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Here, former champion Simon March looks at the players with infamous reputations in FPL.
If you’ve played FPL for long enough, there’s a good chance that there is at least one player who, despite them seeming to perform well most of the time, and definitely for your rivals, they never quite seem to do it for you. The classic phrase in FPL circles is ‘I’ve been burned by them in the past’ and it’s a widely accepted justification to label that player ‘a troll’ and subsequently avoid them like the plague.
The problem is, most of the players who we individually label ‘trolls’ also somehow manage to be among the highest-scoring players in the game, if not for the whole season, then for parts of it at least. To write them off completely means we’re also writing off our chances of gaining those points.
So why, when we consider a player, do some of us see trolls while others see assets? Is it a bias and, if so, how do we overcome it? These questions will be the focus of this article.
Beware of Trolls
Top of mind right now when it comes to this type of player is Manchester City’s Riyad Mahrez (£7.8m) who, due to his alleged ‘troll-like’ behaviour in the past (appearing to be a really good option before immediately losing all form or being unexpectedly dropped from the team altogether), was overlooked by many as an option ahead of City’s first of two recent Double Gameweeks. Unfortunately for those managers, Mahrez went on to score 40 points in his next four Gameweeks. Fortunately for those who did avoid him, he then got benched completely in Gameweek 24. So maybe they had a point.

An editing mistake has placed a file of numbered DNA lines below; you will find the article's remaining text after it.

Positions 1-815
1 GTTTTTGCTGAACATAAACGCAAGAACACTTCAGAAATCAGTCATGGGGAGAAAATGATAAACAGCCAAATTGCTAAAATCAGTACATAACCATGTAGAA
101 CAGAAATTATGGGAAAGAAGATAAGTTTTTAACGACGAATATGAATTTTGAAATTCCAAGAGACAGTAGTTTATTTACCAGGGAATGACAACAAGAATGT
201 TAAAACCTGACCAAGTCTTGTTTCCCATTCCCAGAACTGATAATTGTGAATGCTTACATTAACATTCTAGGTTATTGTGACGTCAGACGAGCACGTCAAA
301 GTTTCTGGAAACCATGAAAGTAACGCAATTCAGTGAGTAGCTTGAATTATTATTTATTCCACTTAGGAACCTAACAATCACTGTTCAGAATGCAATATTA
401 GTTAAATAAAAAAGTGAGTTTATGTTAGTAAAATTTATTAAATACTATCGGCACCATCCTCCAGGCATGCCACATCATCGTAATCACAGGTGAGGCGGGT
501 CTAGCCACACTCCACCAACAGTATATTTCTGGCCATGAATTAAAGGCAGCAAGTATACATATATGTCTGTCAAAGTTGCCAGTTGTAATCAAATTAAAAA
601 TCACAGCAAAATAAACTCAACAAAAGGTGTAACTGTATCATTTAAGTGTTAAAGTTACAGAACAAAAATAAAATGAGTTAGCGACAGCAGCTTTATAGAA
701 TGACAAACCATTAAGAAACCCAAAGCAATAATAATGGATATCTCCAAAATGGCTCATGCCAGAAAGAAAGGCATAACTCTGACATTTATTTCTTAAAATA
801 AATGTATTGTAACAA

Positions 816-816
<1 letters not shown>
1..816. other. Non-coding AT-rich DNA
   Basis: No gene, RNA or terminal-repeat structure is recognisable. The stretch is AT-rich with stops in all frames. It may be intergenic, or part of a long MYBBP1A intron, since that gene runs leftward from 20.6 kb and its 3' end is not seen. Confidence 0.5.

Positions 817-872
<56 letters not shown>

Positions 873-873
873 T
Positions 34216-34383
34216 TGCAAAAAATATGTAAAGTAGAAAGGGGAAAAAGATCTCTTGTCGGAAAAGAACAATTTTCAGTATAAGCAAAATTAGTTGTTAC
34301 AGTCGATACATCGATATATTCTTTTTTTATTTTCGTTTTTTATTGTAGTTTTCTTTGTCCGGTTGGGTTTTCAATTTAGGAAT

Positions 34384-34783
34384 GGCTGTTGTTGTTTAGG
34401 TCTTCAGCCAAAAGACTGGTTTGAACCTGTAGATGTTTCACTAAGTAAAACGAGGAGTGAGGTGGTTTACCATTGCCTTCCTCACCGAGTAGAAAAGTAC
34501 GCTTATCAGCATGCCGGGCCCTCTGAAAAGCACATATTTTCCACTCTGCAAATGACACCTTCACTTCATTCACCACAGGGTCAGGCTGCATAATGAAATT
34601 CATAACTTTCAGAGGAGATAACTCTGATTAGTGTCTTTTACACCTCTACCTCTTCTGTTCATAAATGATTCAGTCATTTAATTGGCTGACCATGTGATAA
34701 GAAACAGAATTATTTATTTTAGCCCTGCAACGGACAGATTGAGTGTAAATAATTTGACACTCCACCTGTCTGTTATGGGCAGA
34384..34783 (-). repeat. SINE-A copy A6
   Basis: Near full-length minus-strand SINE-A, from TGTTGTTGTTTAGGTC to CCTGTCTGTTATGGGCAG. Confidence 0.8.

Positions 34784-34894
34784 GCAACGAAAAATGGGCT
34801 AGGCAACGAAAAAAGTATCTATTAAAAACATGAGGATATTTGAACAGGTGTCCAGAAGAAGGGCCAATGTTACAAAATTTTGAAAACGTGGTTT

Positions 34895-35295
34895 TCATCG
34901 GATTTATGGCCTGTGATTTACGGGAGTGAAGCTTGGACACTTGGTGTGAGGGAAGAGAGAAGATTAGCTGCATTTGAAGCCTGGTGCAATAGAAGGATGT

But Mahrez is far from the only player with this reputation, Chelsea’s Reece James (£5.8m) is another contemporary FPL asset whose inevitable hauls appear to require monk-like patience and surgical precision in order to hit. Even Eden Hazard, one of the best FPL assets in recent memory, was tagged by some with the ‘troll’ label.
For me, if you’re interested, that player was former Arsenal, Man City and West Ham United midfielder Samir Nasri, who I owned countless times throughout my FPL career, yet I somehow never managed to get as much as an assist out of him. All of these players are or were, statistically at least, good FPL assets. So why do they end up trolling us?
It’s our fault
To some extent, the reason we label FPL players as trolls is down to us. Our personal experience of the world is only a fraction of what is actually going on, yet it tends to disproportionately influence how we perceive it.
The same applies to FPL and, consequently, since we cannot own all the FPL players all of the time, our perceptions of FPL assets will be based heavily on our own personal experiences with them. If we owned a player and they frustrated us by blanking, we may well view that player as a ‘troll’. Since personal experience is usually a more powerful influence on our beliefs than objective data, we might be reluctant to ever own that player again, even if the stats suggest that they are a good asset and that we were just unfortunate at the time.